Concert films and the space of the cinema

For those unfortunately unable to secure tickets to see their favourite singer perform live, concert films are the perfect answer, offering the concert experience from the comfort of your local cinema (or even your own sofa!) at a much more affordable price. Taylor Swift’s recent release of her Taylor Swift: The Eras Tour movie is a stark example of the genre’s popularity. Following her sold out Eras Tour, the release of this movie in cinemas worldwide was a welcome one for many fans who failed to secure tickets. Raking in an impressive $123 million worldwide on its opening weekend, Swift’s concert film proved to mirror the popularity of her physical tour.

However, with this popularity came controversy as fans transformed the space of the cinema into a concert in itself. This controversy brings forward an interesting question, to what extent is the space of the cinema appropriate for a concert film. The genre of concert films itself evidently toes the line between film and concert. Paradoxically it is both – it is, as the name suggests, a film of a concert. But the melding of these two medias creates confusion regarding the appropriate audience response – do you cheer and sing as if at a concert? Or do you watch passively, as expected when watching a film in a cinema?

It is this question of what we can call ‘cinema decorum’ that has sparked controversy, creating a rift in Taylor Swift’s fanbase. While some fans were treating the film as if they were at the concert, moving towards the front of the cinema screen to dance and sing together, other fans took to X (formerly Twitter) to express their disappointment at the disruption. The common complaint amongst these fans was the fact that they were at a cinema, not at a concert, and should therefore act accordingly.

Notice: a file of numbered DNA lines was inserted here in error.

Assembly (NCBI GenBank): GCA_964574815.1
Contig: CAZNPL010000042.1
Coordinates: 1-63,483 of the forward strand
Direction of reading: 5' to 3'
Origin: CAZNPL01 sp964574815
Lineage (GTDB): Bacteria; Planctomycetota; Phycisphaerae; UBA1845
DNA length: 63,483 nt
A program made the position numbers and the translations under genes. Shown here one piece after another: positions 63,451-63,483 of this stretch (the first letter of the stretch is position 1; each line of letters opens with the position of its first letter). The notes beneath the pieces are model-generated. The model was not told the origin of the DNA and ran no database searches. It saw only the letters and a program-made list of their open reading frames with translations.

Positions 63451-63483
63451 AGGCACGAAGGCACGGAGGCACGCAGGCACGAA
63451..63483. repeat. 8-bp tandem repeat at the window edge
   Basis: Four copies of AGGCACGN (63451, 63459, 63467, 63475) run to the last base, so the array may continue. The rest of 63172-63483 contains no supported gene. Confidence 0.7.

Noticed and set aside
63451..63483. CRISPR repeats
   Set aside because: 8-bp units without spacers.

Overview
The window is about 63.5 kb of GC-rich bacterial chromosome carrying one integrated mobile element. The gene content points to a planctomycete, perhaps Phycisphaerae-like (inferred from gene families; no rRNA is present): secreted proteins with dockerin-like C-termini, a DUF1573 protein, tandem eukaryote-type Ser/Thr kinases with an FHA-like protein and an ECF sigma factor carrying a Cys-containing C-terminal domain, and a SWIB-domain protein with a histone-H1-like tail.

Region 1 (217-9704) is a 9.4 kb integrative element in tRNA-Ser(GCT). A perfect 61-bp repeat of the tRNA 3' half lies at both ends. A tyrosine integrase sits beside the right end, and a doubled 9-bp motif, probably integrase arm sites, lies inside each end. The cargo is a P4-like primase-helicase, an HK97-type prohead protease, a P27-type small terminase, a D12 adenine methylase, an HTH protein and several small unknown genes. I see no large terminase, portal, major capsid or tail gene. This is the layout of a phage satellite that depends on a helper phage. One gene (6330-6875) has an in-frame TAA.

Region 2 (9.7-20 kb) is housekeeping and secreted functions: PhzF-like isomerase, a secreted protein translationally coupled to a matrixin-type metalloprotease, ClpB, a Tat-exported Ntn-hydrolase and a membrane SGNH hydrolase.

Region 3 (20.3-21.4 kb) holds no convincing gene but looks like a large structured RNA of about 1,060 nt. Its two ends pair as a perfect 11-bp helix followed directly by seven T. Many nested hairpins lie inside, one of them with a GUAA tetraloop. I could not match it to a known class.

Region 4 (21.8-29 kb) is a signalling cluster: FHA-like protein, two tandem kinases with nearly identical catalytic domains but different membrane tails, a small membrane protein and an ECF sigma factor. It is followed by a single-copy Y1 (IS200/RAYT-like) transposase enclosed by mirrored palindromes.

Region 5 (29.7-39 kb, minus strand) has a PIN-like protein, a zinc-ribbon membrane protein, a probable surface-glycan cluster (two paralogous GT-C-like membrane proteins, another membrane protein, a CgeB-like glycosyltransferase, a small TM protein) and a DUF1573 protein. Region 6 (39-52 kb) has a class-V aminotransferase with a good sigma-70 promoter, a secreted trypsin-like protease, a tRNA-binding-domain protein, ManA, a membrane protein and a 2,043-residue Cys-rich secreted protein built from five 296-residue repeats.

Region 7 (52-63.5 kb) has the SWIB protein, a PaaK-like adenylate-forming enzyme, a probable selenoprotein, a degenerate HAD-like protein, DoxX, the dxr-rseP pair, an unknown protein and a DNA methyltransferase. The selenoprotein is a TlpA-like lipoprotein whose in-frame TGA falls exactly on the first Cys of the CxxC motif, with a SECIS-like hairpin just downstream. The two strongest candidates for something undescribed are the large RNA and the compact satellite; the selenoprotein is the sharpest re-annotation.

It is not the first time that the boundaries of the space of the cinema have been tested, with the #gentleminions trend of 2022 resulting in the banning of individuals from screenings of the film as well as the creation of separate screenings created specifically for those who wanted to take part in the trend. It is interesting to consider the action taken to prevent the disruption of Minions: Rise of Gru in comparison to the lack of action taken regarding the disruption of the concert film in question. It seems as though the concert film genre exists almost outside the bounds of typical film genres – it is not simply a film, and therefore isn’t responded to as such.

By classifying the genre as separate in this way arguments of typical ‘cinema decorum’ begin to fall flat. This can be troubling considering that, despite being a concert film, it is still existing within the space of the cinema. The space of the cinema is well-established and as a result there is a universally agreed upon, unspoken way of behaving within it. A deviation from this agreed upon behaviour is therefore jarring despite establishing a reason to explain the deviation in question. Perhaps the only way to overcome this is to divide showings of the film into a ‘concert’ experience and a ‘film’ experience, creating separate showings as cinemas did in the aforementioned #gentleminions trend. Or perhaps as primarily a film, being watched in a space where films are shown, it should be treated as such.

It is not that there are cinema-goers who are acting right or wrong in this instance. There are simply those who are enjoying something that was previously inaccessible to them by making it what it would’ve been: a concert, and therefore transforming the cinema into an arena for their pleasure. And there are those who, as they are in a cinema, experience the film purely as just that, a film. It is miraculous to see the extent to which a filmed concert can change how people perceive the space of the cinema, acting in ways that would generally not occur with any other films. 

 A cinema is, ultimately, just that – a cinema. And with this label there are certain established values as discussed. It is not an arena however hard one tries to transform it into one. It is not a concert, despite the ability to make it into your own. 

Featured Image: Tima Miroschnichenko on Pexels

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